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Your Week in Asia

Sinovac review, Nintendo results, Taiwan cybersecurity

Your weekly lineup of Asia's biggest business and political events

A man receives the Sinovac coronavirus vaccine in Thailand. The Chinese-made shot is up for review by the World Health Organization this week.   © Reuters

Welcome to Your Week in Asia.

Japan's COVID-19-restrained Golden Week holidays go through Wednesday, but Foreign Minister Toshimitsu Motegi will begin the week in London for the first in-person Group of Seven foreign ministers meeting in two years.

After the holidays, three Japanese companies whose fortunes diverged in 2020 will post their annual earnings. Australia's central bank meets on Tuesday, followed by Thailand's on Wednesday and Malaysia's on Thursday.

Keep up with our reporting by following us on Twitter @NikkeiAsia.


G-7 foreign ministers meet

For the first time since 2019, foreign ministers from Canada, France, Germany, Italy, Japan, the U.K. and the U.S. will meet in person. The three-day meeting in London will cover equitable vaccine access, global education targets for girls, climate finance and food insecurity.

ADB annual meeting

The Asian Development Bank will hold its 54th annual board of governors meeting from Monday to Wednesday. Finance ministers from ADB member economies will gather virtually with high-profile development experts to discuss emerging Asia's recovery from the COVID-19 pandemic, which the bank expects to be uneven.

WHO starts Sinovac review

China's Sinovac vaccine is up next for review at the World Health Organization, which last week began assessing another Chinese vaccine, from Sinopharm, for an emergency-use listing. The WHO has approved only three vaccines -- from Pfizer, AstraZeneca and Johnson & Johnson -- for endorsement to national regulatory agencies.

South Korea short-selling ban ends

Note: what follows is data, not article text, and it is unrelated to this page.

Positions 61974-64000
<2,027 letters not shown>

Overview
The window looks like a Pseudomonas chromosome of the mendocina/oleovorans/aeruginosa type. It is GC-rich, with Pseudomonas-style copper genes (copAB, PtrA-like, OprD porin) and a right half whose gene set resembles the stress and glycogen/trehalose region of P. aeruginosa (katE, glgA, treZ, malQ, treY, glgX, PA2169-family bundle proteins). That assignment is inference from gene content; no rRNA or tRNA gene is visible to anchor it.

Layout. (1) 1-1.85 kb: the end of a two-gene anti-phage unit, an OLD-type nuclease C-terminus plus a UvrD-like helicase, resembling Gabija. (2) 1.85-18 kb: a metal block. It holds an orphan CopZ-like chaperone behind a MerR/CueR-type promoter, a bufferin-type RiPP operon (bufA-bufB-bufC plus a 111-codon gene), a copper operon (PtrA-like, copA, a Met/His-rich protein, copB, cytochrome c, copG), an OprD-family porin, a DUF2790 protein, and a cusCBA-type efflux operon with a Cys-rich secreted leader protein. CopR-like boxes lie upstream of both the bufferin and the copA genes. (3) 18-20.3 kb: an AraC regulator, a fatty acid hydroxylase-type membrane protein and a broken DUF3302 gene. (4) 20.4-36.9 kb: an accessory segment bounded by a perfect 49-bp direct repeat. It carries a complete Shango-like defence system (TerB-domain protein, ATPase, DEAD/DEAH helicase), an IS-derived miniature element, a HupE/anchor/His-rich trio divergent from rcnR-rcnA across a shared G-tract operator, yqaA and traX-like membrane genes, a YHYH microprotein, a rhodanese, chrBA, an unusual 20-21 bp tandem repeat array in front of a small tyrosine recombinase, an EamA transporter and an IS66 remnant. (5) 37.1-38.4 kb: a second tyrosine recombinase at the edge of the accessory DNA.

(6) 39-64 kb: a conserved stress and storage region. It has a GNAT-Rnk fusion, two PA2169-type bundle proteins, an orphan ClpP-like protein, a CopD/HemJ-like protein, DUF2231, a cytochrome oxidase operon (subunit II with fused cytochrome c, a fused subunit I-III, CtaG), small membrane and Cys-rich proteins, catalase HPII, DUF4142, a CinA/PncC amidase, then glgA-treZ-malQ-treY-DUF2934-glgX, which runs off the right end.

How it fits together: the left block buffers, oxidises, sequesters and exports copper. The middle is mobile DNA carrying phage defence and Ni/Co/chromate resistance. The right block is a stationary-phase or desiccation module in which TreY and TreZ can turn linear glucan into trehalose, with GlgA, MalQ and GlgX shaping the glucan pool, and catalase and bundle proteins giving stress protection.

South Korea's 14-month ban on short-selling ends on Monday, allowing investors to bet that stocks will fall in the Kospi 200 and Kosdaq 150 indexes. Retail investors protested against shorting, saying the practice hurts their interests, but regulators decided to allow reintroduce the practice due to concerns over bubbles and waning foreign investment.


Taipei cybersecurity conference

Taiwan will host the annual Cybersec 2021 expo on Tuesday, with speeches from President Tsai Ing-wen and a representative of the American Institute in Taiwan, the de facto U.S. embassy.

Hot topic: The rising number of cyberattacks on Taiwanese suppliers for Apple, HP and Dell.

Background: Taiwan probes alleged cyberattack on top Apple supplier


Thailand rates decision

The Bank of Thailand will hold a monetary policy meeting on Wednesday amid a third COVID-19 wave. The government's renewed restrictions to fight the virus have hit the economy, causing the central bank to downgrade its 2021 growth forecast to 3% from 3.2%. A further downward revision may be in store, but many analysts expect the policy rate to stay at an already record-low 0.5%, citing the stable baht and limited maneuvering room.

Former Hong Kong chief justice talks judiciary

Geoffrey Ma, the former chief justice of Hong Kong, will discuss the city's judiciary under the sweeping national security law at a legal conference Wednesday. Many legal experts deem the law a threat to Hong Kong's independent common law system, a legacy of British colonial rule, as Beijing exerts more power over courts and the interpretation of laws.


Nintendo annual results

Nintendo will report earnings for the year through March, when pandemic-fueled demand for the Switch console boosted sales and profits. The gaming giant will also reveal its forecast for the year through March 2022 with analysts paying attention to whether Nintendo will come out with a strong sales target for its console.


Japan Airlines annual results

Japan Airlines will also post full-year results on Friday. The carrier has suffered a steep decline in passengers from early last year and expects to see a consolidated net loss of 287 billion yen ($2.6 billion) for the year ended March, slightly less than the previous forecast of 300 billion yen.

Nippon Steel annual results

On the same day, Nippon Steel will announce results for the fiscal year ended March. The company in February projected its full-year sales at 4.8 trillion yen, down 18% from a year earlier, after halting operations at five blast furnaces last year. Steel production in Japan dropped 16% to 83 million tons in the 12 months through March, the lowest production volume in 50 years.

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